“We have seen Russia consistently trying to weaponize energy as a way of creating division amongst the allies,” Trudeau said. So if Canada doesn’t violate its own sanctions and return the turbines to Germany, then Putin wins. The Olympic level rhetorical gymnastics required by Western leaders to justify violating their own failed sanctions are second only to their recent defense of firing up coal plants again, and redefining fossil fuel energy as “green,” amid the current shortages.
EU leaders are calling for an end to Russian energy imports, citing their decision to sanction their own gas supply as a reason to expedite a transition to unproven renewables. But rather than take responsibility for the fact that they set fire to their sails and are now stranded in the middle of the ocean while awaiting the manifestation of their renewable energy transition fantasy, they’re blaming Russia for their own shortsightedness and trying to spin it as a withholding of energy orchestrated by Moscow.
Russia is only too happy to sell its fuel to whomever wants to buy it. And if the EU sanctions were lifted, the Western energy crisis would end. But that would mean admitting to a failed policy. So, instead, we’re being told that it’s all Putin’s fault, but also that the best way to stick it to Vladimir Putin is to take short, cold showers and to reduce “night lighting,” as Macron has recently suggested.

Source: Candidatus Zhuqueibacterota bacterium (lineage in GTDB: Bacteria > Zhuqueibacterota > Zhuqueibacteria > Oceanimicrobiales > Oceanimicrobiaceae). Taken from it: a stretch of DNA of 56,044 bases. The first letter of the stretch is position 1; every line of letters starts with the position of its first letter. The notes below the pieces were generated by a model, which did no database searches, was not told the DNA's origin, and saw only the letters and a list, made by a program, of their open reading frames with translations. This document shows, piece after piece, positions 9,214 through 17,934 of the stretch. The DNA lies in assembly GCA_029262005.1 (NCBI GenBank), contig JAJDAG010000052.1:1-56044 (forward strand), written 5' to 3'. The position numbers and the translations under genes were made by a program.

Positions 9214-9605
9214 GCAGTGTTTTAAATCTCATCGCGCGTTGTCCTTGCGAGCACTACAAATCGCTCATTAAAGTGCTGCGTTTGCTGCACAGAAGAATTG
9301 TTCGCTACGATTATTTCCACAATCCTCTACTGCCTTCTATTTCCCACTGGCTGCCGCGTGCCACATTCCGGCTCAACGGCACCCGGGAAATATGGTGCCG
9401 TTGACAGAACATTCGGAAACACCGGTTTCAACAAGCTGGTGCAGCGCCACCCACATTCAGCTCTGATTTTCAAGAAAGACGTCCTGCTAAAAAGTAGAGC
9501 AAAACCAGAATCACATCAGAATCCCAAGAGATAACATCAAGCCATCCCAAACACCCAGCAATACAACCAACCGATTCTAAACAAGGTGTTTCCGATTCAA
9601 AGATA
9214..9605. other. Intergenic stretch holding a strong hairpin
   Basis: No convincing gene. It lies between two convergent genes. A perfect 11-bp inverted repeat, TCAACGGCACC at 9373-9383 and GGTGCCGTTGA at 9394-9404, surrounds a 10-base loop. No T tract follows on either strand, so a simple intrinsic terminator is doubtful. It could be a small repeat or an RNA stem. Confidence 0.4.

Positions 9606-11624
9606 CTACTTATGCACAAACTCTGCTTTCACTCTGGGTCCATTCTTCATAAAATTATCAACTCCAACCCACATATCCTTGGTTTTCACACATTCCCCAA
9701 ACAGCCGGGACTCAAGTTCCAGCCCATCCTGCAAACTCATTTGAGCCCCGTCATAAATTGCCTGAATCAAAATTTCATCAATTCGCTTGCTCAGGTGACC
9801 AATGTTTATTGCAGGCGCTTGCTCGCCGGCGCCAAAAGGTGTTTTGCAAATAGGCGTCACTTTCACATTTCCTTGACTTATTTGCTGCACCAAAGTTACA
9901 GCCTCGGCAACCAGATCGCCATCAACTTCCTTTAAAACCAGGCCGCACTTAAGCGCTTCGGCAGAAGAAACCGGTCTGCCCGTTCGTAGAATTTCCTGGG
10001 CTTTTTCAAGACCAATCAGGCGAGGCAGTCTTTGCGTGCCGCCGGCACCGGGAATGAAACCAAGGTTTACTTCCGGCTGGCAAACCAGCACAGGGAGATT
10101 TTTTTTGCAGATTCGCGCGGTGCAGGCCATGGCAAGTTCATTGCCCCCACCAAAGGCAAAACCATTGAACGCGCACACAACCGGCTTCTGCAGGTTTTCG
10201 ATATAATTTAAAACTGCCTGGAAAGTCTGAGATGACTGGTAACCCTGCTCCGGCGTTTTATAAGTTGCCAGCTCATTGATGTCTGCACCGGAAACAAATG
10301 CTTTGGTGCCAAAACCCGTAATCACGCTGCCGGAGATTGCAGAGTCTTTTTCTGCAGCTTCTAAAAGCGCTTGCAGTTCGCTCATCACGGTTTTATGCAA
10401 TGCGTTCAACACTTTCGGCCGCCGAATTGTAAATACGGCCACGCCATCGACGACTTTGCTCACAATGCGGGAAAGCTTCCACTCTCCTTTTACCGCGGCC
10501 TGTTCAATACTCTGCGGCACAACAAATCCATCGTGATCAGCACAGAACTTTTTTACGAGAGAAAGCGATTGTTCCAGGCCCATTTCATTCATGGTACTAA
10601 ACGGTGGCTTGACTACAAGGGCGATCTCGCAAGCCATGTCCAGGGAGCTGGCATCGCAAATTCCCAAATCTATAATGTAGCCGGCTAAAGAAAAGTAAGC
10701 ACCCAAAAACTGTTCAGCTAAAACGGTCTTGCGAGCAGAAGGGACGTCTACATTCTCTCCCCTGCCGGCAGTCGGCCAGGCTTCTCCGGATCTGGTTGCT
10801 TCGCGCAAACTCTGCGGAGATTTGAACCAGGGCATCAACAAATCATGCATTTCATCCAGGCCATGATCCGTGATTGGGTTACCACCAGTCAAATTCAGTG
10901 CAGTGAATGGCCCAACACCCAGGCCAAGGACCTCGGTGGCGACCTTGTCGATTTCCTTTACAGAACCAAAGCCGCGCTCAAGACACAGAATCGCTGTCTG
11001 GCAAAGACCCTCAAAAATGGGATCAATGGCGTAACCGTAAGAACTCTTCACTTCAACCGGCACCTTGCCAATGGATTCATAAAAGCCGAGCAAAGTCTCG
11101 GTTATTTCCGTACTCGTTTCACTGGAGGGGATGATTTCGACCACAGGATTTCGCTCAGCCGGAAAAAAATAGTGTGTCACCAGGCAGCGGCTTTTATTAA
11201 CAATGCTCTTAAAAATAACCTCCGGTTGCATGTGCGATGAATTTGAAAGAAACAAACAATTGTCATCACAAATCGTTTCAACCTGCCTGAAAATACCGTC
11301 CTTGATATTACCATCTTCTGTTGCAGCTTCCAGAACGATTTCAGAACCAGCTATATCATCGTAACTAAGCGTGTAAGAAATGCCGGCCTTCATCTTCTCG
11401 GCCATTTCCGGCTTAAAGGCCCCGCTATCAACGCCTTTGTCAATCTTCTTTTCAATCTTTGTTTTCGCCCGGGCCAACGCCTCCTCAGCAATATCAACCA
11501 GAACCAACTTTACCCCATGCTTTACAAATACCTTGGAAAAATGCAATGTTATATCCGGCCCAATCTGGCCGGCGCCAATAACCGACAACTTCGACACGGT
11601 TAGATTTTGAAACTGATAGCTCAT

Western leaders aren’t just taking their citizens for credulous fools with their ridiculous propaganda as cover for their own failures, but they’re treating the livelihood of the average person as collateral economic damage in their hopeless bid to isolate Russia. They've convinced themselves, from their ideologically-isolated elite bubble, that they represent the entire world. But they’re mostly just fooling themselves.
Even the EU’s chief diplomat, Josep Borrell, admitted to a rude awakening recently at the G20 summit. “The G7 and like-minded countries are united in condemning and sanctioning Russia and in trying to hold the regime accountable,” Borrell said in a statement on the EU’s website. “But other countries, and we can speak here of the majority of the ‘Global South’, often take a different perspective.”
But then Borrell gave away the game. “The global battle of narratives is in full swing and, for now, we are not winning,” he said. “As the EU, we have to engage further to refute Russian lies and war propaganda.” But who’s really peddling the propaganda? On one hand, the EU has been trying to portray the impact of its own irresponsible and devastating sanctions on its own economies and citizens as Putin’s doing even as it tries to convince Westerners that their suffering is some kind of war effort that’s doing harm to Russia.
However, in reality, Russia can pivot to the rest of the entire world and simply leave West Europeans to wallow in their own costly delusions. They may be about to find out whether moral superiority and virtue-signaling will heat the house or feed the kids this winter.
The statements, views and opinions expressed in this column are solely those of the author and do not necessarily represent those of RT.